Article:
The London Stock Exchange and German rival Deutsche Borse revealed plans to save more than £350 million a year as they agreed a tie-up to create an exchange giant worth more than £21 billion.
Billed as a “merger of equals”, the deal will see Deutsche Borse own 54.4% of the combined group and LSE shareholders the remaining 45.6%.
The pair pressed on with their all-share deal amid the threat of a possible rival bid from the owner of the New York Stock Exchange.
Intercontinental Exchange confirmed it was mulling a possible counter-offer earlier this month for the LSE, which owns index compiler FTSE and Borsa Italiana.
Chicago’s CME Group has also reportedly considered entering the fray.
The LSE and Deutsche Borse deal marks their third attempt to merge after previous moves failed in 2000, and 2004-5 when talks collapsed.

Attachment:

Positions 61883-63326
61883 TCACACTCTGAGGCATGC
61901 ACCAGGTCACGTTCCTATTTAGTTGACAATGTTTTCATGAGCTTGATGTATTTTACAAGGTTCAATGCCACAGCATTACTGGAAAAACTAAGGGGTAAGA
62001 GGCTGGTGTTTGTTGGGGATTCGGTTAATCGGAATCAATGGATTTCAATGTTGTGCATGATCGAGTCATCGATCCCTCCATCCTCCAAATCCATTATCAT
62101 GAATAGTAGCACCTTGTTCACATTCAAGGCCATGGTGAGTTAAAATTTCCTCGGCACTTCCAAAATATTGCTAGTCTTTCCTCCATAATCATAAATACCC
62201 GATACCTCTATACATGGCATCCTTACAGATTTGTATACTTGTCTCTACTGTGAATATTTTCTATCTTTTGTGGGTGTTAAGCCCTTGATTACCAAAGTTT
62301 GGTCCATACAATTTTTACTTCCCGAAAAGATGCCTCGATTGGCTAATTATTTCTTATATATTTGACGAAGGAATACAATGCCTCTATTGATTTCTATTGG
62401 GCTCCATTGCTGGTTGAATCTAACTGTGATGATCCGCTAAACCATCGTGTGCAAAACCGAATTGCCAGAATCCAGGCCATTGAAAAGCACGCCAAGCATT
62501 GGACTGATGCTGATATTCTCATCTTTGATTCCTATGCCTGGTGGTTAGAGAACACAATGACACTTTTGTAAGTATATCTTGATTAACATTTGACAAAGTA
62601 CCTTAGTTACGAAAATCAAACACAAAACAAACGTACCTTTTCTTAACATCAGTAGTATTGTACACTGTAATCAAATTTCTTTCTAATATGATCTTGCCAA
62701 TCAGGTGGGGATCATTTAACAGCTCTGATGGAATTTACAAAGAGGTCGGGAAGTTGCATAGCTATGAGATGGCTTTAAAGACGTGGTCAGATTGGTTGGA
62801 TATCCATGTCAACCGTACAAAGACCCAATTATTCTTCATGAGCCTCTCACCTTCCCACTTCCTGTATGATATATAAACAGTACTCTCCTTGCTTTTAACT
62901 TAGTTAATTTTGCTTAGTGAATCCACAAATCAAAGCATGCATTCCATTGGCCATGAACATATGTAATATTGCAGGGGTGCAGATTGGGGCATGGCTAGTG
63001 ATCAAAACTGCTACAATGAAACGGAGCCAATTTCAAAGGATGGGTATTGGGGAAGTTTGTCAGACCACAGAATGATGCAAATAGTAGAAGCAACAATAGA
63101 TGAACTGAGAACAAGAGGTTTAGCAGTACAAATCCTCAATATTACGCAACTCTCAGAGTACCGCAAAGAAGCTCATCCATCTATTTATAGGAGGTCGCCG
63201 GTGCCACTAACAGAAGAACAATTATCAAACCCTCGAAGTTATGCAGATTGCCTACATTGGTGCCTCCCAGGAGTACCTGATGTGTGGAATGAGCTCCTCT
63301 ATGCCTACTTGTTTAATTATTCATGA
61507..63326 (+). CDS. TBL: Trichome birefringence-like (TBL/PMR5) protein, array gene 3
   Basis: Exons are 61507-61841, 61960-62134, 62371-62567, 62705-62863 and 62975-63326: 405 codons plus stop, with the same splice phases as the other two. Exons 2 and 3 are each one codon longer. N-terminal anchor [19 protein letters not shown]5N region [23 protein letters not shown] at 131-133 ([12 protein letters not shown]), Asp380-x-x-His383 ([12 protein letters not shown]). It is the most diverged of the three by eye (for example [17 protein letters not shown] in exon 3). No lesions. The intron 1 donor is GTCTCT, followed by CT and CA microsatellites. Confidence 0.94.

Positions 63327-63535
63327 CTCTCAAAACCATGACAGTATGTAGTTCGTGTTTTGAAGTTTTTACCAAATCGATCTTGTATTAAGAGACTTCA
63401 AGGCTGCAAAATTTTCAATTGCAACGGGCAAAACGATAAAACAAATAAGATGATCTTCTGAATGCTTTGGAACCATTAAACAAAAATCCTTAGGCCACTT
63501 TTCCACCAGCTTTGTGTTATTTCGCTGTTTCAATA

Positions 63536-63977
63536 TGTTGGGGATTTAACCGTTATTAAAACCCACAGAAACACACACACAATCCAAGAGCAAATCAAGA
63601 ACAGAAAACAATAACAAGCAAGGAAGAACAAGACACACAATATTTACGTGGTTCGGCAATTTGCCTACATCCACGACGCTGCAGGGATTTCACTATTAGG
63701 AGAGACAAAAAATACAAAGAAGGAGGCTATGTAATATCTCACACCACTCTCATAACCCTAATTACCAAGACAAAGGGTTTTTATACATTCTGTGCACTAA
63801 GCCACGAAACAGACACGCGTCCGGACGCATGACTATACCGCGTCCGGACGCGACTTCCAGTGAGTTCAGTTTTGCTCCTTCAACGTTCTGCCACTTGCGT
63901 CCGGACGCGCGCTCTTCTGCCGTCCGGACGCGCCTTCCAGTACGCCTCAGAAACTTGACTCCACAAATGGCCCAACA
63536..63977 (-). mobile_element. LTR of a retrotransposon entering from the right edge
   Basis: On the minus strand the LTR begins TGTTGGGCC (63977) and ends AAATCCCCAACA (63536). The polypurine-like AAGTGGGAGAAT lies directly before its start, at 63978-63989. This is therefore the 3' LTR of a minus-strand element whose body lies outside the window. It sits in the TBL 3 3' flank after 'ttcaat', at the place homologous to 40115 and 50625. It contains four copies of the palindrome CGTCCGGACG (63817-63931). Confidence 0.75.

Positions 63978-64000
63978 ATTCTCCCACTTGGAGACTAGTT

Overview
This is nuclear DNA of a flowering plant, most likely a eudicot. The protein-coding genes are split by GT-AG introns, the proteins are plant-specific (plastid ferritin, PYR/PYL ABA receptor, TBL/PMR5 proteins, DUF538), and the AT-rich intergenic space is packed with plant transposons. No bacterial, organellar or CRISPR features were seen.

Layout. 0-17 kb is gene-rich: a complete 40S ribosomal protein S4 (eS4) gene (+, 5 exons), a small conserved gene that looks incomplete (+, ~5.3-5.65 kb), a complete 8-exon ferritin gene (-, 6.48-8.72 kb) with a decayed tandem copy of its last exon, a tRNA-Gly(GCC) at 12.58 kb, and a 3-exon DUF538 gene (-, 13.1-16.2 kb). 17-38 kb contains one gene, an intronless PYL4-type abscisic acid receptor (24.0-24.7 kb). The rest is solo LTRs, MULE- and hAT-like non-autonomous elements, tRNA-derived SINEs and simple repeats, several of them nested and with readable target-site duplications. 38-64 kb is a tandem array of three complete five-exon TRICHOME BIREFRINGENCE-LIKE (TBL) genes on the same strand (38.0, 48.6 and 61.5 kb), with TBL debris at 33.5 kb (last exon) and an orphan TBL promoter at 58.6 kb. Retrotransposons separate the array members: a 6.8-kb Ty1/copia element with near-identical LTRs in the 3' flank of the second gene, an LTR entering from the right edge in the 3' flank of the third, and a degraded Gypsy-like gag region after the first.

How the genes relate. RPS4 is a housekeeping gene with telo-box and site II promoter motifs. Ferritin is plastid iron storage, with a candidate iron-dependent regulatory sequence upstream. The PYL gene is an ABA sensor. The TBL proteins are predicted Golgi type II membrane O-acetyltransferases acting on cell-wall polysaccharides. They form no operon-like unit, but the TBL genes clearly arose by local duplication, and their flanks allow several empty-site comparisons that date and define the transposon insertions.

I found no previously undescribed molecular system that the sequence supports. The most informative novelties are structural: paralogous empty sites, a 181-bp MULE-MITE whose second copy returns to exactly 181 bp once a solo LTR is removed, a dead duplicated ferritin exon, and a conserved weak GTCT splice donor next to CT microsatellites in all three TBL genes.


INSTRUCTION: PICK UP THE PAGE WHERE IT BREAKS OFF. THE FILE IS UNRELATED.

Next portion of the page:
Under the plans, the business will maintain HQs in London and Frankfurt, while it will also be listed on the LSE and Frankfurt Stock Exchange.
The as-yet-unnamed group will be domiciled in the UK for tax purposes.
Details of the deal revealed aims to save j450 million (£353m) a year following the merger.
They said it was too early to gauge the impact on jobs, but said there will be “operational and administrative restructuring” and the potential for savings where there is duplication.
The groups said the deal will “bring together” the might of London as one of the world’s biggest financial centres and Frankfurt, the home of the European Central Bank with access to Europe’s largest economy.
Xavier Rolet, chief executive of London Stock Exchange Group, said: “We are creating an industry-defining combination.”
Carsten Kengeter, CEO of Deutsche Borse, added: “It is the logical evolution for our companies in a fundamentally changing industry.
“As a combined group we will create a European player that will compete on a global basis.”
The agreed all-share deal will see Mr Rolet step down, with Deutsche Borse boss Mr Kengeter becoming CEO with LSE’s Donald Brydon as chairman.